Figure 4: (A) Serum malondialdehyde (MDA) and (B) serum SOD level in DN rats after various treatments (#P < 0.05, ##P < 0.01, and ###P < 0.001 vs. CoQ10-LIP+UTMD group; *P < 0.05, **P < 0.01, and ***P < 0.001 vs. control group).
Histopathological staining of kidney after treatment with CoQ10-LIP+UTMD
Morphology of renal tissues in DN rats after various treatments was further evaluated by histopathological staining. As shown in Figure 5A, compared to those normal rats, not only the proliferation of mesangial cell was indicated but also the thickened basement membrane was evidenced in the renal glomerulus of DN rats. Nevertheless, these renal pathological lesions were obviously alleviated in various CoQ10 formulations-treated groups, and the alleviation after CoQ10-LIP+UTMD treatment was the most obvious among these groups. By contrast, treatment with free CoQ10 exhibited only a little therapeutic effect on diabetic nephropathy. This was due to the fact that the water-insolubility of CoQ10 resulted in its low distribution in kidney. Meanwhile, the renal histopathological morphology of DN rats after UTMD treatment was also not significantly improved. Alternatively, from the results of Masson staining in Figure 5B, there were a massive glomerular fibrosis and glomerular cavitation in DN rats in comparison with the normal group. Similarly, glomerular fibrosis and glomerular cavitation were alleviated in various CoQ10 formulations-treated groups. Expectedly, fibrosis in the kidney of DN rats treated with only UTMD was not significantly decreased, while rats treated with CoQ10-LIP+UTMD exhibited a lesser fibrosis than other formulations (Figure 5C). These results were identical with results of HE staining.
Figure 5: Kidney tissues of DN rats after different treatments was microscopically evaluated. (A) the histopathological staining, (B) Masson staining, (C) the quantitative statistics of collagen volume, (D) immunohistochemical staining of TGF-β1, (E) the quantitative analysis of TGF-β1, (F) western blot analysis of TGF-β1 (GAPDH was used as the loading control and for band density normalization) and (G) Quantitative analysis of TGF-β1 level. All of the experiments were repeated three times. ( #P < 0.05, ##P < 0.01, and ###P < 0.001 vs. CoQ10-LIP+UTMD group; *P < 0.05, **P < 0.01, and ***P < 0.001 vs. control group).
Moreover, TGF-β1 was also stained to explore the effect of CoQ10-LIP+UTMD on anti-fibrosis at kidney. Previous study demonstrated that TGF-β1 played an important role in regulating fibrosis, of which overexpression was liable to induce myocardial fibrosis [37, 38]. As shown in Figure 5D, TGF-β1 was highly expressed in kidney of DN rats groups compared with normal group. However, the expression of TGF-β1 was inhibited at some degree after various treatments. TGF-β1-positive cells were quantitatively counted and results were shown in Figure 5E. The trends in expression of TGF-β1 in these groups were identical to that of Masson staining, that was, expression of TGF-β1 decreased by the order: UTMD > free CoQ10≈ free CoQ10+UTMD > CoQ10-LIP > CoQ10-LIP+UTMD. Overall, these results indicated CoQ10-LIP+UTMD treatment reduced the kidney fibrosis through the inhibition of TGF-β1 expression. The similar results were also observed by western blot analysis of TGF-β1 (Figure 5F, 5G).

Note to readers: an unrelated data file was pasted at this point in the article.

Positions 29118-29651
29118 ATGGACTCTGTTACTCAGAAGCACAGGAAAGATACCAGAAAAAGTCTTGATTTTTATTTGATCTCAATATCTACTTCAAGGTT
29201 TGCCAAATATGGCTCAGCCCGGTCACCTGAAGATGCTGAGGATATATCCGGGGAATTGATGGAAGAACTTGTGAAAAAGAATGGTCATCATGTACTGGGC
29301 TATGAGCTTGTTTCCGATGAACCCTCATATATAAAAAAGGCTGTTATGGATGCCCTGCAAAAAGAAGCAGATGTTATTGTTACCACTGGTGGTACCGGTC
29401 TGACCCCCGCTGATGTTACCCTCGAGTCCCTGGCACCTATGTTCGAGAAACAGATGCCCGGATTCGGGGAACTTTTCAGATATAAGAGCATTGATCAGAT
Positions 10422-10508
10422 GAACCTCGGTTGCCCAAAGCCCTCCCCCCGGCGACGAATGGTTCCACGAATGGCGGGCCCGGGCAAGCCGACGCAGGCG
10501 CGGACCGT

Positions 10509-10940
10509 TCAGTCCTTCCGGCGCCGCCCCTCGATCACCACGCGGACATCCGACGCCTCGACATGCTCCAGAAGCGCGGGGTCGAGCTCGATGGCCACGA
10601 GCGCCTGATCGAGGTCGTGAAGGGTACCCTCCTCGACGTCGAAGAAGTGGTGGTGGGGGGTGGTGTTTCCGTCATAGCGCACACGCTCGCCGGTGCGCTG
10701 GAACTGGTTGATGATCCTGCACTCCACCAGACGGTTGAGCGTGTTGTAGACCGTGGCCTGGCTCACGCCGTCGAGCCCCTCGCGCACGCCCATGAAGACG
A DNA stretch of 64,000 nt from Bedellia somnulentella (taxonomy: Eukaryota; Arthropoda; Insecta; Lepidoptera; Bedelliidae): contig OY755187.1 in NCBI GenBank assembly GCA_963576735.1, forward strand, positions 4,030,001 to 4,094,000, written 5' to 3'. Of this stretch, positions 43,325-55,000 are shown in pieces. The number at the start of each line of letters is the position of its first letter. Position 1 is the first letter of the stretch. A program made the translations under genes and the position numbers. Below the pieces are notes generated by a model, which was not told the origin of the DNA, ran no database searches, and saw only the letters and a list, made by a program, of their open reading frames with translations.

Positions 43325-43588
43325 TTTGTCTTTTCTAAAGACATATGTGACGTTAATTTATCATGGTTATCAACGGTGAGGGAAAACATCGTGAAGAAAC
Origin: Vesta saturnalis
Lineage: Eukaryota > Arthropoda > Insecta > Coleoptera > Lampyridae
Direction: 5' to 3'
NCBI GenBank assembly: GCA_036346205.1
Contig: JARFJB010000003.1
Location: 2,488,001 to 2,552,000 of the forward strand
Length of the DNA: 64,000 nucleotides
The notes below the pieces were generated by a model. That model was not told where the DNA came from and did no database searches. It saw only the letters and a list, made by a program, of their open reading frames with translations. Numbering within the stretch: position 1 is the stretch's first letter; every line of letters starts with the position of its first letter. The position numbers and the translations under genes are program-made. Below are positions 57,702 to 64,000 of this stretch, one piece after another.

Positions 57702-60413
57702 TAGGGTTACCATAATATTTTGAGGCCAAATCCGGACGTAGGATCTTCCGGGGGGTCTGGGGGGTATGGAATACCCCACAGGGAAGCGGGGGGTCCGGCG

Protecting renal podocytes from injury in diabetic rats after CoQ10-LIP+UTMD
Glomerular podocytes are very pivotal in maintaining the function of glomerular filtration barrier in normal kidney. Severe podocyte damage tends to result in proteinuria in patients with diabetic nephropathy . Podocyte damage, defined as mislocalization of NPHS-2/podocin, a key protein in the slit diaphragm of podocytes, is observed in patients with massive proteinuria, regardless of the underlying disease. NPHS-2 was considered to be a pivotal indicator of podocyte damage. Generally, the decreased expression of NPHS-2 suggested the serious damage of podocyte. As expected, expression of NPHS-2 in healthy rats was broadly localized in glomerular capillary region and mesangial zone (Figure 6A). By contrast, NPHS-2 expression was significantly decreased in DN rats (Figure 6A, 6B), indicating the severe damage of podocyte. The limited recovery of NPHS-2 expression was observed after treatment with free CoQ10 solution or UTMD alone. Although a slight improvement in NPHS-2 expression was restored in these two groups, there was not significantly different from that of control group. However, an obvious improvement of NPHS-2 expression was observed after treatment with CoQ10-LIP+UTMD, indicating the effective protective effect on the damaged podocytes. The similar results were obtained by West blot analysis of NPHS-2 (Figure 6C, 6D). Western blot of NPHS-2 also demonstrated that the CoQ10-LIP+UTMD group had the highest NPHS-2 expression in comparison with other treatment groups. Morphology of podocyte was observed by TEM and results were shown in images (Figure 6E). Compared with normal rats, massive podocyte foot process effacement was revealed in kidneys of DN rats. The podocyte foot process effacement was slightly alleviated in DN rats treated with free CoQ10 solution in comparison with control group. Similarly, the podocyte foot was recovered to the normal morphology after treatment with CoQ10-LIP+UTMD, indicating the beneficial protective effect of CoQ10-LIP on podocytes under assistance of UTMD.